Korea trip, 4

So this was a bus tour, and one that was not really targeted at my demographic…. A lot of the small groups on the bus fit our profile: one or two “children” with English as a best language, bringing a parent or two who were best in Korean. (In my sadly monolingual case, “best” of course means “only”.) The bus narration was all in Korean — so basically I’m living on rumor and the occasional simultaneous translation by J or my beloved jangmonim. Maybe 20% of the bus is in my English-only shoes, and several more understand Korean only partially.

The demographic split was highlighted by a weird episode as our tour bus visited a “farm”. It began with a small-room lecture on the produce of Jeju Island, including apparently a discourse on tangerines and their hybridization. I’m having a lot of difficulty coding what’s going on — is this a government agricultural station? is the lecturer a botanist maybe?

The speaker then shifts from tangerines to the virtues of a particular indigenous fungus, which the farm produces in bulk. My translator tells me that it cures pains, helps you lose weight (or gain it, if that’s what you prefer), is better than Viagra at Viagra’s job, etc. Then we are led to another room to hear another lecture on this very fungus and … the walls are packed floor to ceiling with packaged fungus ready-to-sell. The hard sell continues, with the good information that the fungus is available at only $100/box. J and I walk out. We later learn that sales were brisk, and that more than one person bought 20 boxes. All told they probably rang up on the order of $30K of sales right there and then, with most of the tourists having a great time.

J and I are cranky about it, and several others (raised in the U.S.) agree — we didn’t know we were going to be sold to like that. We wonder whether the “farm” is paying off the tour operator… On the other hand my jangmonim (who bought a small amount) argues persuasively to us that, while we think we’re mad about being sold to as a captive audience, what we’re really mad about are the medical claims. (She’s proven right, in a sense — later in the tour there is a similar push to sell us dried squid, which doesn’t bother us nearly as much. We like squid.) Besides, she asks, what’s the harm? She’s happy to spend a couple of hundred for the chance at a cure for what ails her. I don’t have a good comeback, especially since myself I’ll take any placebo as long as it’s the really strong kind of placebo. And let’s say for the sake of argument that the placebo effect is all she’ll get — well, there’s your inarguable benefit. If you want something that has proven its efficacy in countless double-blind studies, then the placebo is your friend.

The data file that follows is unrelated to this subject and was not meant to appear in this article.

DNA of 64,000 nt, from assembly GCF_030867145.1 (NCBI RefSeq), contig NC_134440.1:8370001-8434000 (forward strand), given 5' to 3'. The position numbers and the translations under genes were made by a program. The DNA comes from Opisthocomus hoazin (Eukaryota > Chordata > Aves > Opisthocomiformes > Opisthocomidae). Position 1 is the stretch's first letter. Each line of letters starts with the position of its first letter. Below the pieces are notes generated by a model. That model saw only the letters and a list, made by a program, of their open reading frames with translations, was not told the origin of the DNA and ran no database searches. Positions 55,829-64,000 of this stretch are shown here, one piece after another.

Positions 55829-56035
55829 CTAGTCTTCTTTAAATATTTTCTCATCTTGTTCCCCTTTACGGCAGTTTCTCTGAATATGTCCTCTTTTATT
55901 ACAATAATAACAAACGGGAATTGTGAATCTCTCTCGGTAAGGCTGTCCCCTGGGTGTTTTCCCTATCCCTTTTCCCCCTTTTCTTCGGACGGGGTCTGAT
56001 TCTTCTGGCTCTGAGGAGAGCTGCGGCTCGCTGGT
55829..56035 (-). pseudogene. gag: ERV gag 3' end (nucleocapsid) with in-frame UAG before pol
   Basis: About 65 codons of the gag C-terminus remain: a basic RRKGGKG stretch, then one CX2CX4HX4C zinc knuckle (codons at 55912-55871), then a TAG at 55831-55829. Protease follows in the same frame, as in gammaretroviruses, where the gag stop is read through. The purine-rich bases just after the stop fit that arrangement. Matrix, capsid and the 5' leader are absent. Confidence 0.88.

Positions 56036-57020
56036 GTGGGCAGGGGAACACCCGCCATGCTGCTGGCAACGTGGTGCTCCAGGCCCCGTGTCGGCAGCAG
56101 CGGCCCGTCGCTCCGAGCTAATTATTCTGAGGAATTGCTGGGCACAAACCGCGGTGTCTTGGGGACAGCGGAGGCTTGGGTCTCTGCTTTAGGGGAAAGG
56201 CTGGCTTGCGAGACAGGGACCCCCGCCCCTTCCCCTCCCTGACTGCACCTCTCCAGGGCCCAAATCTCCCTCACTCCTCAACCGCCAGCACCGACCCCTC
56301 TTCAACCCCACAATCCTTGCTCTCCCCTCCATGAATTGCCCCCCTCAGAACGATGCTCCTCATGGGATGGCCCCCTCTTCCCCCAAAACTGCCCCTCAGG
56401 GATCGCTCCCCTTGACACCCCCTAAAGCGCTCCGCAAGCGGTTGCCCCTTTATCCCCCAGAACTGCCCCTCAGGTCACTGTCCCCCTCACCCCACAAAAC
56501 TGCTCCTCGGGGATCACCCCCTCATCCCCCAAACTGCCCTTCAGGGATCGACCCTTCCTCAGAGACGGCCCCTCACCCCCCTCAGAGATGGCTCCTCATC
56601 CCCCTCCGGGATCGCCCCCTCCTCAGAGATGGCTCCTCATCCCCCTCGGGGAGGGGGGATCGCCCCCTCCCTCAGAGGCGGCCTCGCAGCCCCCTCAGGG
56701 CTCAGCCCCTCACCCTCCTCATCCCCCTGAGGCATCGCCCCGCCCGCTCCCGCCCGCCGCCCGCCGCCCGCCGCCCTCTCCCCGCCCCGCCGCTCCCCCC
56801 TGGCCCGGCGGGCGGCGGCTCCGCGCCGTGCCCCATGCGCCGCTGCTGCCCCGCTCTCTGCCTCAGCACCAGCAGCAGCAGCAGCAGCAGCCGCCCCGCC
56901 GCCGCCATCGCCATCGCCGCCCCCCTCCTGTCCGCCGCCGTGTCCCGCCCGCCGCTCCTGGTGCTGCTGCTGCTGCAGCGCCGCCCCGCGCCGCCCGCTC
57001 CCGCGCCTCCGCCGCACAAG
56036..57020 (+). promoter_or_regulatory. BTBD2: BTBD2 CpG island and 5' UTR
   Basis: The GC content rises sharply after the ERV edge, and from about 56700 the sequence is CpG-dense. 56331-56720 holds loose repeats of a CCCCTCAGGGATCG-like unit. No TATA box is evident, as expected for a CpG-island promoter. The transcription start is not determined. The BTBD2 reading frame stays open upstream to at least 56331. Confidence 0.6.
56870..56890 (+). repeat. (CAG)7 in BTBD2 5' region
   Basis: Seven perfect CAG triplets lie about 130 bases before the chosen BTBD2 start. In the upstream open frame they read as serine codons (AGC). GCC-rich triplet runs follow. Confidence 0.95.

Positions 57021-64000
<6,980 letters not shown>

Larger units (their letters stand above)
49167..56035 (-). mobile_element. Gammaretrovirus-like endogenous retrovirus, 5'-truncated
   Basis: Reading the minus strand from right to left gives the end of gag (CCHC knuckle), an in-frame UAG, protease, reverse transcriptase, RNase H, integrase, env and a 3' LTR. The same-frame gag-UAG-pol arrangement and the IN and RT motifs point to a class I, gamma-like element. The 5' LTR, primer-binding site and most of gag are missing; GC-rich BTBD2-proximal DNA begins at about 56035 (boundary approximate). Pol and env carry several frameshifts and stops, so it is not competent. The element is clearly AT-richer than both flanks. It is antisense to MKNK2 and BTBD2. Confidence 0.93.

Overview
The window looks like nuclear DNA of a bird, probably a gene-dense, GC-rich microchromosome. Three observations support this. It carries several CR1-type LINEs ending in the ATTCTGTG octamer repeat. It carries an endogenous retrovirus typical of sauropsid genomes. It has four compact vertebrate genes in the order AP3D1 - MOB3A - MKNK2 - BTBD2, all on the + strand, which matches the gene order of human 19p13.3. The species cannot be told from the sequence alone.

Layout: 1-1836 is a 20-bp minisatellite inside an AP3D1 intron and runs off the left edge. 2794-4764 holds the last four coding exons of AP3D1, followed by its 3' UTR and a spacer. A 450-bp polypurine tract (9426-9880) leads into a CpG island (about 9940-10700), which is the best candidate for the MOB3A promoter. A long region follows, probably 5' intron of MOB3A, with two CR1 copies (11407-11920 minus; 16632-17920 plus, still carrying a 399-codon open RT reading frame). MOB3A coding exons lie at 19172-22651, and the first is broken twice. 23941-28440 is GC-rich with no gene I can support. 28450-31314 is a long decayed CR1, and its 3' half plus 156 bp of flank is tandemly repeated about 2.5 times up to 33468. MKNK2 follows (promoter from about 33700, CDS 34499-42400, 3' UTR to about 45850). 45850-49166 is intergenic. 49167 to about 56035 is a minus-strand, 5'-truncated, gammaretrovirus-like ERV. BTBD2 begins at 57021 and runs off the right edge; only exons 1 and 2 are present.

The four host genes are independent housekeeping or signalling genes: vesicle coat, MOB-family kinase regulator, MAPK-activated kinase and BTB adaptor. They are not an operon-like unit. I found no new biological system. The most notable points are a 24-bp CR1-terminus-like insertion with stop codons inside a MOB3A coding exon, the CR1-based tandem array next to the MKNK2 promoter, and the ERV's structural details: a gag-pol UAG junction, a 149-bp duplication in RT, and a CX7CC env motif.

And then to further muddy the waters, we learn later that the “farm” is in fact government run, and each province in fact _requires_ tour operators to make certain stops (the fungus farm, the ginseng factory, the amethyst outlet, the squid shop). So where, I wonder, is the money going? The provincial coffers, the outlet operators? And add to this the fact that all these products are genuine sources of local pride, which any tourism council would want to promote.

I have only two takeaways:

1) Sussing out the private-sector/public-sector borderline of another country can be really hard. People talk as though it’s a spectrum (some countries are socialistic, others are pro-free-enterprise), but in fact the boundary is a different fractal every time. For example, South Korea doesn’t seem to have anything remotely like zoning, yet the government can mandate stops for tour operators.

2) If everyone at the party is having fun, who are you to harsh their mellow?

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